For me, easy reading is hard writing--very hard writing. Sometimes I feel lucky when writing is easier than I first thought or a first draft isn't as rough as I expected. I am aware that some of my writing habits are entirely unique to my own creative process and is reflected in the things I write and the manner in which I speak of them.

But writing is just like other normal things--you have to do them. You have to put forward the effort. If you're artistically inclined, art may seem 'easier' but then Thomas Mann reminds, "a writer is a person for whom writing is twice as difficult as it is for other people."

I energetically spend half of my writing days endeavoring to prove him wrong. The other half are reminders that he is more right than I care to admit. Sometimes it feels like the more I know of writing, the harder it becomes. I miss days when I didn't know anything and telling a story was just to see smiles in the audience.

Have you ever seen an artist at work? Their hands move across a blank page and the most intense look of concentration settles over their entire body. Color is breathed into existence, a world is painted out of their minds. From the depths of their God-given talent, they are creating a masterpiece and it's beautiful.

Have you ever seen a writer at work? They are oblivious to the world around them as their minds come alive in tandem with their bodies, birthing words that fill the lined page. Impressions become reality and a whole realm unfolds in dozens of pages. From the depths of their God-given talent, they are creating a masterpiece and it's beautiful.

Wonderful creative processes. Brilliant creative minds. Sensitive souls. Individual human beings.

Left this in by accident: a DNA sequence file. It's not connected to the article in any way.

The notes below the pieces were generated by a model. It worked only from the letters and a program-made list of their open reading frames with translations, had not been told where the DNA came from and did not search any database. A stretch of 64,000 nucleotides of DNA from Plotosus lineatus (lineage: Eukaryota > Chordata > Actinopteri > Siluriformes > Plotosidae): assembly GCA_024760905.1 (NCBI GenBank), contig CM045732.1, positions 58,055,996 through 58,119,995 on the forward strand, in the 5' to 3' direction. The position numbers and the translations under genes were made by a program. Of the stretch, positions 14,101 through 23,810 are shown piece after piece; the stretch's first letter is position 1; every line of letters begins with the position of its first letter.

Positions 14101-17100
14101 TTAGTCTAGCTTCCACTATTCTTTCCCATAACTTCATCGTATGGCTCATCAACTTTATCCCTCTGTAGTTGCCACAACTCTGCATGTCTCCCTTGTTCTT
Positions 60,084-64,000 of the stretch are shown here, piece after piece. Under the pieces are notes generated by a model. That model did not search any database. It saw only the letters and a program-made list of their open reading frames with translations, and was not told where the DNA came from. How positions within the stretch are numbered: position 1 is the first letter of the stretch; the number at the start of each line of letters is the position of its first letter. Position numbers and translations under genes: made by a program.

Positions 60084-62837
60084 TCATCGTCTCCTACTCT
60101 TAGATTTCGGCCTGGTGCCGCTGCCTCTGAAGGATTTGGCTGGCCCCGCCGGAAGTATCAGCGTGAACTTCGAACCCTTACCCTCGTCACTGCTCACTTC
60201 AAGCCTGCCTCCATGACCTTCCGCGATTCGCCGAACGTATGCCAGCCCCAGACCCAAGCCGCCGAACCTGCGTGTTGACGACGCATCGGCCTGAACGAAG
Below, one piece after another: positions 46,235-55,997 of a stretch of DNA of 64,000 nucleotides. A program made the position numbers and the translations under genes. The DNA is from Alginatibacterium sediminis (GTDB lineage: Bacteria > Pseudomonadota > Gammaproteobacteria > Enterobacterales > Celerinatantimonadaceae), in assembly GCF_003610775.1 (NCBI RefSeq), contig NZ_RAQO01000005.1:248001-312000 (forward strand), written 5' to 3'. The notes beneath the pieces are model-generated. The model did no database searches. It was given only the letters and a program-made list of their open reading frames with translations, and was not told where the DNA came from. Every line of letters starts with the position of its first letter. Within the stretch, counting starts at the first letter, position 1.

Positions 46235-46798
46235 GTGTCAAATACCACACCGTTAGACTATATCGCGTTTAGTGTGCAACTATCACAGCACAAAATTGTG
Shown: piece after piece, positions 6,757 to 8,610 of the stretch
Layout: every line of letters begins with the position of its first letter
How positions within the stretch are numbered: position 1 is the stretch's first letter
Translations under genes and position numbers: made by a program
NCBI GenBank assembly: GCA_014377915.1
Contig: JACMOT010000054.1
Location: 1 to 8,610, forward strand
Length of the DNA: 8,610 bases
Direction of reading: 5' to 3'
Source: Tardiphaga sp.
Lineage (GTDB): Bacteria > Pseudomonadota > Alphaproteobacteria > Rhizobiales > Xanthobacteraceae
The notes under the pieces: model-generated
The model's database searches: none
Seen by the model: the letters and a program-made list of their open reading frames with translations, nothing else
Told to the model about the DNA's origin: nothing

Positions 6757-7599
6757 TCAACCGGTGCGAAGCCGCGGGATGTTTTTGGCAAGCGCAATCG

Don't insult them. Please don't insult them. Sensitive means they are open to the world around them. It doesn't mean they are anything less than who they are and what they do.

It might mean that when you speak ill of their gift or talent, everyone in the room might laugh, but they will simply smile at you. The kind of smile that will bug you, because it'll stay in the back of your mind for having said far more than they would have taken the time to share.

It might mean you lost a potential friend.

This bothered me today because of what I know I have put into my writing and of what I have given of myself to find the courage to bear that title. I speak it with respect and earnest will. It is not something I throw in other people's faces, not something to constantly brag about and definitely not something I claim as successful by my own merits.

Yes, there are things I could brag about. Yes, if I wanted to throw it in your face, there's quite a bit more than what my bio in the sidebar says. Yes, I could selfishly claim that all I have accomplished have been because of x, y or z.

Yes, I could.

But I don't and I won't.

There are times and places for everything. I am my own worst critic and bragging is the very last thing I would do for my own writing. That's just me though. I know this is part of who I am. I know how it factors into my creative process. I know there are times when I will speak up. There will be times when I must.

I will admit in all honesty that I am short-tempered. Extremely short-tempered. I have automatic responses for everyday situations that frustrate or confound me. If something bothers me, be well assured that I will speak up-and that you will hear me. I struggle on a daily basis to remember to be mindful of what I say when and to whom.

If I were to claim all that I have written was on my own talent and creative brilliance, I would be lying in the worst way possible. There are many things I have written that leave me amazed at God's sheer awesomeness.Too many things. I also find the things written through Him are the hardest of all to write. Kinda makes you think.